Nokia’s feature-packed 9300 communicator over-delivers on just about every score
Ialmost got arrested because of the Nokia 9300, I liked it so much. I had just gotten the handset to review the day before, and had spent the previous 24 hours eagerly trying out every one of its bells and whistles when, out of sheer exuberance, I turned the thing on in a place I should not have: aboard a QANTAS puddle-jumper that had just landed in Canberra.
Now, we were safely on the ground and the door to the plane was open when I decided to turn it on and check my voicemail, so I just assumed that any danger that a rogue SMS could have sent us hurtling to a fiery death had well and truly passed.
As it turns out, they do things differently in our nation’s capital.
Not only did a stewardess practically yank the thing out of my hand as I stepped out onto the tarmac, but as I walked to the terminal a burly fellow passenger who claimed to be part from the Transport Safety Bureau clapped me on the shoulder saying, “Mate, you cannot have that thing on anywhere airside at this airport! It carries the potential of jail and a very heavy fine!”
Perhaps he thought I had paid retail for the thing – just about anywhere you look, the pricetag tips over into four-figures territory – and needed to have a little more of my wealth redistributed.
By the time he was done, we were through the little building and I was diving out the door into a waiting cab, briefcase in one hand, schmick silvery mobile in the other, one step ahead of the law.
Brushes with authority aside (I doubt I would have been so eager to play with a $49 pre-paid jobby), the Nokia 9300 is a truly life-changing little bit of technology. Yes, it’s a good deal bigger than most phones on the market, but that’s because there’s more to it than just about any other handset available today. For one thing, it flips open to reveal a little QWERTY-layout keyboard which, though too small for even the slenderest fingers to type comfortably on, works great when held in both hands with each thumb working one side.
Above the keyboard is a little colour screen that is small but rich and crisp enough to manage a Windows-style operating system – which is where the thing’s real grunt and growl becomes apparent. One can surf the Web (though for me this was more fun in theory than in practice; I may have just been unlucky but attempts to load even quick, text-heavy sites took forever) and, more usefully, send and receive e-mail from one’s own ISP’s POP3 server as well. And, happily, it’s no more difficult to configure than Outlook Express.
(Another advantage of the screen: there’s a great little built-in golf game that shows up a treat. Not only does it save your round mid-play – allowing one to play a quick hole in a free moment and come back to the round later – but for me at least, it perfectly mimicked my playing style. As in real life, gimme putts just sometimes failed to drop, and even when my electronic setup and swing were completely in order, my drives still sometimes just skittered harmlessly along the ground, coming to rest just past the ladies’ tees).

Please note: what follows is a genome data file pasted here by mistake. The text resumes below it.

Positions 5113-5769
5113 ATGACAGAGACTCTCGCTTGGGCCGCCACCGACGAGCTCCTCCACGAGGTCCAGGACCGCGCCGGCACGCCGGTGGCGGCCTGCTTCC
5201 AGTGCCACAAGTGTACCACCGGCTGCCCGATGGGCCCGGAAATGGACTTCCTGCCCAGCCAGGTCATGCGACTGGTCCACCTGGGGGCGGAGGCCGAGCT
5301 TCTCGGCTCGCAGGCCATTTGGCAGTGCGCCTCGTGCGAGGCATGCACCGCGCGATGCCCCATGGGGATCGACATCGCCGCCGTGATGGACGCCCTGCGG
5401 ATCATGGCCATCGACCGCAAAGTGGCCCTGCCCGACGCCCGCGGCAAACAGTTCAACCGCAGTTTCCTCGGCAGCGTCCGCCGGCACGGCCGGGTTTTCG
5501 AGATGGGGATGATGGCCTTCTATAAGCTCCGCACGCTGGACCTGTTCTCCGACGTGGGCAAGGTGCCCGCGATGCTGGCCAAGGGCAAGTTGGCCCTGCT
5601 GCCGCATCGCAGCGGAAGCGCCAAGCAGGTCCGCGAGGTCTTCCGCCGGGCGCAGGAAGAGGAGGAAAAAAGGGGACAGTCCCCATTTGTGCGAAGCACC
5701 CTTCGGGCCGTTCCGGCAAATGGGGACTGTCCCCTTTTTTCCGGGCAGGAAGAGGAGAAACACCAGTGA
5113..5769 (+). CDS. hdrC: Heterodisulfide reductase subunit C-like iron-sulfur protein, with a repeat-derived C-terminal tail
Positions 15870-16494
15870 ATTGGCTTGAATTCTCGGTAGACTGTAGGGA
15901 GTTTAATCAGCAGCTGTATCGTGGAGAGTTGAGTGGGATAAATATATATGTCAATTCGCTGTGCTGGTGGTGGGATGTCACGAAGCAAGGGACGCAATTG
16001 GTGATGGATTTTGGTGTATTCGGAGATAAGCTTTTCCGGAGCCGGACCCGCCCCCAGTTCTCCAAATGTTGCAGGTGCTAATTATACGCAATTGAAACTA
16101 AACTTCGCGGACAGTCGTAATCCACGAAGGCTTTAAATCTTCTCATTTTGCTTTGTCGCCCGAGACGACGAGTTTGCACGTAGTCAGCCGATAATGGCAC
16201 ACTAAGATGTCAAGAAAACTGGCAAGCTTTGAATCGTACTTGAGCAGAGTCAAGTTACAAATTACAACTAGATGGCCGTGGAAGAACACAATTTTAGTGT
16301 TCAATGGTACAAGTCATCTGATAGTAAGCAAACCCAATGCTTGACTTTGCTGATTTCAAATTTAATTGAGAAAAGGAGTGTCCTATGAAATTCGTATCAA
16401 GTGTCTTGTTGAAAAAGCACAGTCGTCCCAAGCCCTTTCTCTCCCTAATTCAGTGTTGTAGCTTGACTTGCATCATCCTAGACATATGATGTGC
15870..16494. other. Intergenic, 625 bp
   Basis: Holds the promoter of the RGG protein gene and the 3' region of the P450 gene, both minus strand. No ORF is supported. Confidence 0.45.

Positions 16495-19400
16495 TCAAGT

Some of the other features seem a little less necessary, if only because the idea of working on something so small takes some getting used to – both physically and mentally. Not only does one have to get one’s small-motor skills back up to snuff to work the keys and joystick that serves as a mouse, but I found something unnerving about the fact that I suddenly had a phone with a better display and more available memory than my computer. Although it is possible to do so, I don’t think I ever see myself knocking up a quick Excel-compatible spreadsheet or PowerPoint-compatible presentation on my mobile. If that sort of work is required on the road, I’ll bring along my laptop.
But the Nokia 9300’s real selling point, I think, is to the cashed-up technophile road warrior: with its own suite of PC software and docking station (a.k.a. “Connectivity Desk Stand”), the phone becomes an organiser par excellence. For those who travel a lot for business, especially overseas, one can easily see how the 9300 would be a God-send. Between the phone’s tri-band EGSM capabilities (in other words, it will work on five continents), the ability to grab e-mail on the go and write coherent responses without having to hit the “2” key three times just to type a “c”, and the contact and personal organizing software which syncs everything up with a home or office PC, those who spend anything approaching serious time travelling overseas for business will find this thing indispensable.
Finally, some quibbles: Why doesn’t the 9300 have a camera? With so much in the way of communications capabilities, it seems a waste not to be able to take a happy snap on the thing and then e-mail it around the world.
Also, a speakerphone function would be nice as well; while obviously not polite for, say, shared offices, the one-touch loudspeaker on my own Nokia flip-phone is a lifesaver in loud spaces, and I was surprised by how much I found myself missing it once I started using the 9300.
Ultimately, the best thing I could compare this phone to would be a big super-luxury car – say, a Bentley. Oversized, more powerful than most people need, and many times more pricey than something more utilitarian that will still get you from A to B. Admittedly, the Nokia 9300 is not for everyone, but for those who can and will really take advantage of all its features, it remains a great piece of engineering and a really useful toy.